Marriage equality is, and always will be, one of the greatest touchpoints of LGBTQ history. But not everyone in our community rejoiced about having our unions federally recognized. For some gay men, the push for same-sex marriage has been nothing more than conformity to heteronormative ideals. “I’ve been to some lovely gay weddings but aping the traditional heterosexual wedding is weird and I don’t understand why anyone wants to do that,” writer Jonathan Soroff said, in a 2013 interview with BBC News. An alternative to traditional marriage? Open relationships.
Gay men have historically been more open-minded when it comes to love, sex, and relationships. Guys like Soroff want to preserve this openness, both within and beyond the confines of monogamy.
The Advocate suggests that most of us will end up in open relationships or marriages anyway—even if we enter a union with the intent of staying committed to one person. “Many of our relationships start off monogamous. However, because sex is so important to a lot of us, it is my experience that about half of our relationships—over time—are not monogamous,” writes Michael Dale Kimmel, author of The Gay Man’s Guide to Open and Monogamous Marriage. “Whether married or not, many gay relationships begin to ‘open up’ after the first few years.”
The upsides and downsides of open relationships
For a relationship or marriage with double the testosterone, sex is more important than with our straight counterparts. Thus, we have license to create our own version of marriage while satisfying our sexual appetites. That’s the greatest draw and benefit of an open relationship.
“We get to fulfill our desire of having sex with other people. We avoid cheating and the resentment that comes in monogamous relationships when you can’t pursue sexual urges,” says Toph Allen, who was interviewed by the Guardian last July. There are some obvious upsides.
But open relationships can also threaten your relationship quality. Some studies have shown that gay men in open arrangements have more resentment toward and less favorable views of their partners. And there’s the possibility of developing an emotional attachment to another person. So, there are some downsides, too.
Asking for an open relationship
If you’re thinking about initiating an open relationship with your partner, broach the topic with care. This is sensitive territory, and there’s a lot to consider.
- Test the waters: Don’t just dive right in. Ask if this is something your partner would even consider. If he vehemently rejects the idea, it may not be an option for your relationship.
- Emphasize the good: It’s easy for your partner to immediately assume you’re not happy. Let him know what you love about your relationship. Reiterate those things he does well, and talk about what you enjoy most. It’s important for him to understand this desire isn’t a manifestation of unhappiness.
- Address the problems: If you are unhappy, opening your relationship in place of resolving your issues could spell disaster. Make sure you’re being honest about your relationship climate.
- Avoid the labels: Terms like “swingers” and “polyamory” can have negative connotations, and you won’t know your partner’s reaction to them until you bring them up. Avoid these words and focus on what you want instead. Don’t trivialize your efforts.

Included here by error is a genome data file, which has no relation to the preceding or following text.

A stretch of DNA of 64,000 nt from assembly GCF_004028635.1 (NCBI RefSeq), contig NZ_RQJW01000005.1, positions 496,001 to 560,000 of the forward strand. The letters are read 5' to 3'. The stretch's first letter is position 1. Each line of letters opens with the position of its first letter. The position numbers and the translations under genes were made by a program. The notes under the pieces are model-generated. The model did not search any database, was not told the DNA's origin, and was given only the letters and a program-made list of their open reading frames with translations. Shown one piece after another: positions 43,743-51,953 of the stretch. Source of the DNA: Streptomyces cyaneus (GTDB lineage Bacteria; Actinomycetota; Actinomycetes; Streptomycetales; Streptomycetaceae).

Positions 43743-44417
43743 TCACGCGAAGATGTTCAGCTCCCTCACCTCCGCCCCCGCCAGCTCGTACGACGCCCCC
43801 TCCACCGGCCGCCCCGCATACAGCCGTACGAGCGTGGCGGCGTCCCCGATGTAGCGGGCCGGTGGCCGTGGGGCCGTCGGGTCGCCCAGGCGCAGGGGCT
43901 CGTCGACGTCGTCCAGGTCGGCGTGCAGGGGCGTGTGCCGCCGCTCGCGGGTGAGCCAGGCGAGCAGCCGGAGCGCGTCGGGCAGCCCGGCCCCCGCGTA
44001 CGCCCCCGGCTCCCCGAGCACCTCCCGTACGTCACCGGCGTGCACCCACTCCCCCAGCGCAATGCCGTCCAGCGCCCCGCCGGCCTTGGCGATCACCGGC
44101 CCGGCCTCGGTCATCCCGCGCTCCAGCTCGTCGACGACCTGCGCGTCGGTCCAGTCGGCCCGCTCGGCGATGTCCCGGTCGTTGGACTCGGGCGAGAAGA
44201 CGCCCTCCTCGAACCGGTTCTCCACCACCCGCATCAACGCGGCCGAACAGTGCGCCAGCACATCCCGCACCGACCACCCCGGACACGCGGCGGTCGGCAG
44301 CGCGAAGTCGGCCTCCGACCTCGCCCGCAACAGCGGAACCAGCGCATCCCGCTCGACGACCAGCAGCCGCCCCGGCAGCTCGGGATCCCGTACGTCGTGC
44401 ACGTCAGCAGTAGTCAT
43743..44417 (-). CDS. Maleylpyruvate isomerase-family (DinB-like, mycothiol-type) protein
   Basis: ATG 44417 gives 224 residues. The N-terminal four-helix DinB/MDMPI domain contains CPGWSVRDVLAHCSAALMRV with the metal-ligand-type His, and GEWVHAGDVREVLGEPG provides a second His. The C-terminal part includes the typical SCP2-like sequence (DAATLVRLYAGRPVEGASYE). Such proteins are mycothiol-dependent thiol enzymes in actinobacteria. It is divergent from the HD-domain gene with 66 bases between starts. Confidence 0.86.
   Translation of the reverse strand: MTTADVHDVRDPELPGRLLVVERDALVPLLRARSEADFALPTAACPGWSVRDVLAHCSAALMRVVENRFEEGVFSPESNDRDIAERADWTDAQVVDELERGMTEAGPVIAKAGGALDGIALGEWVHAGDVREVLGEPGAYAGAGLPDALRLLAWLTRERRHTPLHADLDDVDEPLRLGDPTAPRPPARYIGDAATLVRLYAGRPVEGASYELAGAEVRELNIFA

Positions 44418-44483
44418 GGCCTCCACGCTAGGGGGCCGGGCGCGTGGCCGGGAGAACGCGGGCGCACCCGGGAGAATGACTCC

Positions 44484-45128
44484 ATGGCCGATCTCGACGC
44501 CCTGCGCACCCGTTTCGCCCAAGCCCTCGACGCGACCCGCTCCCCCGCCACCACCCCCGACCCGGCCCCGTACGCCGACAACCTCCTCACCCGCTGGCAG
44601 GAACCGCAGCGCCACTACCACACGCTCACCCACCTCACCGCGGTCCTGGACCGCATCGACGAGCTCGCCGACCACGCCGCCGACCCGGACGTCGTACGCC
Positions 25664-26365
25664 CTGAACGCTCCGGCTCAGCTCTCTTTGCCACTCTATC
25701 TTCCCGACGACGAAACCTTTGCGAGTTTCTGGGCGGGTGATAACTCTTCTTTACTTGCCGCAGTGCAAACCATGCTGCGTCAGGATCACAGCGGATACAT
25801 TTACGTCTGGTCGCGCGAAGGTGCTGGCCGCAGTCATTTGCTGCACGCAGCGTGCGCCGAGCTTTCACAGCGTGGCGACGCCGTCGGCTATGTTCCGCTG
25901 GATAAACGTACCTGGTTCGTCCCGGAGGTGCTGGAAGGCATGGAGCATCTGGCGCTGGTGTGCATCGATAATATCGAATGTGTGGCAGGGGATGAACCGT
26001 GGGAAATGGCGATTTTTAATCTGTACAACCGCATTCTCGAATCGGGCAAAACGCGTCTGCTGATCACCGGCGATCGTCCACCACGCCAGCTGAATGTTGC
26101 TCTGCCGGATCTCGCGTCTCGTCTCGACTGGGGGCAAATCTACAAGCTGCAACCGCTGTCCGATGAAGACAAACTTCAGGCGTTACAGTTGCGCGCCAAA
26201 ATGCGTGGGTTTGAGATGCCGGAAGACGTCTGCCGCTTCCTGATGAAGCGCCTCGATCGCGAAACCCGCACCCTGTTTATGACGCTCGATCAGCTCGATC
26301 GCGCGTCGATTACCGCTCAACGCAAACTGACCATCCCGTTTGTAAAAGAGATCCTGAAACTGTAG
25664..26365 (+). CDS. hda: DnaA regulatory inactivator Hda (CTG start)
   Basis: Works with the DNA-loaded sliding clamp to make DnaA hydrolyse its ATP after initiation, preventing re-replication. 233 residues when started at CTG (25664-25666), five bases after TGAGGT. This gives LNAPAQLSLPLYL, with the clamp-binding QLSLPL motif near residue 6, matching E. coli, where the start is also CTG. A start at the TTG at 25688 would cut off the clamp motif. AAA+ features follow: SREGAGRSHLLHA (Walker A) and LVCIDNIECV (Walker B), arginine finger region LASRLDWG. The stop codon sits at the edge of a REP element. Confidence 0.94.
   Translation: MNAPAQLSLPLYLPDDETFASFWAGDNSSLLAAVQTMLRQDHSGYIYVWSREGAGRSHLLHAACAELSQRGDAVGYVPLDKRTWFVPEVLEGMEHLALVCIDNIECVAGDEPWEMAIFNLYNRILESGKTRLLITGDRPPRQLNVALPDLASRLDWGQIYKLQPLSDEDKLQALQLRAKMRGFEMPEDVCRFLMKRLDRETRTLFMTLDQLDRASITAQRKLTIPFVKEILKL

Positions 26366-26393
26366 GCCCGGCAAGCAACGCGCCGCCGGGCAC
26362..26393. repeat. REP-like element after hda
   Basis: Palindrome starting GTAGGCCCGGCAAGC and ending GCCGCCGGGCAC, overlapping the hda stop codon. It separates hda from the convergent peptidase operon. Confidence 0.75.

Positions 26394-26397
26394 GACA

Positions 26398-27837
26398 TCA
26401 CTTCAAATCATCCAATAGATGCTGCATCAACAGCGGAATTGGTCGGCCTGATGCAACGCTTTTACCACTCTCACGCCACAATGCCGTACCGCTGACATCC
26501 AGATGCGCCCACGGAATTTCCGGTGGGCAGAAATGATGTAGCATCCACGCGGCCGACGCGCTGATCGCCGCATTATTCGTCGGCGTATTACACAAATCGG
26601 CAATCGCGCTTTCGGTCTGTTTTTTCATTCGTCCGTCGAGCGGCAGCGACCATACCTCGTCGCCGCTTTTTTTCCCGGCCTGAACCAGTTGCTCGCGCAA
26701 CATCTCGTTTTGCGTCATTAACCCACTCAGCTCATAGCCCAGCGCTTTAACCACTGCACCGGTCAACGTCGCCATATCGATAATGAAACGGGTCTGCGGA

- Be open and honest: Communication is key here. If you want sex more often, say so. If you’re opening your relationship, you’ll only succeed with trust. And that begins in the initial conversation.
How to navigate an open relationship
If he agrees to it, that’s just the first step. Open relationships can be a complicated web of missteps and mixed emotions. You need ground rules. But not necessarily the rules you’re thinking of. Some couples agree to play with a third wheel together. Others set limits on what they can do sexually when they’re apart. There’s the “don’t ask, don’t tell” approach. Every couple will have their own set of rules that works for them. Through trial, error, and conversation, you’ll figure out what works best. But generally speaking, there are some tips that can help all couples, regardless of how liberal or conservative their rules are.
- Go slow: There’s no race to see which of you can notch the most marks on the bedpost. This is unfamiliar territory, and you’ll both need time to adjust.
- Expect mistakes: It’s hard to remember specific rules when you’re in the heat of the moment. Don’t expect your man, or yourself for that matter, to handle non-monogamy perfectly. You’ll both make mistakes, and you’ll both need to forgive one another.
- Let him go first: Even if you’re the most devoted husband, you’ve probably spent most of this time thinking about how you’ll feel when you spend time with someone else. You probably haven’t thought about how you’ll feel when he does it. Let him start the process so you can get a handle on your feelings.
- Enlist support: Whether it’s another couple with a similar arrangement or a therapist, seek the help of someone who can help you through this. Learn how to avoid the minefields while still reaping the benefits.
Open relationships offer gay men the opportunity to pursue marriage in a unique and authentic way that doesn’t conform to heteronormative expectations. But they’re not right for everyone. If such a relationship is on the table for you, weigh your options first and decide if it’s appropriate to expand your definition of monogamy.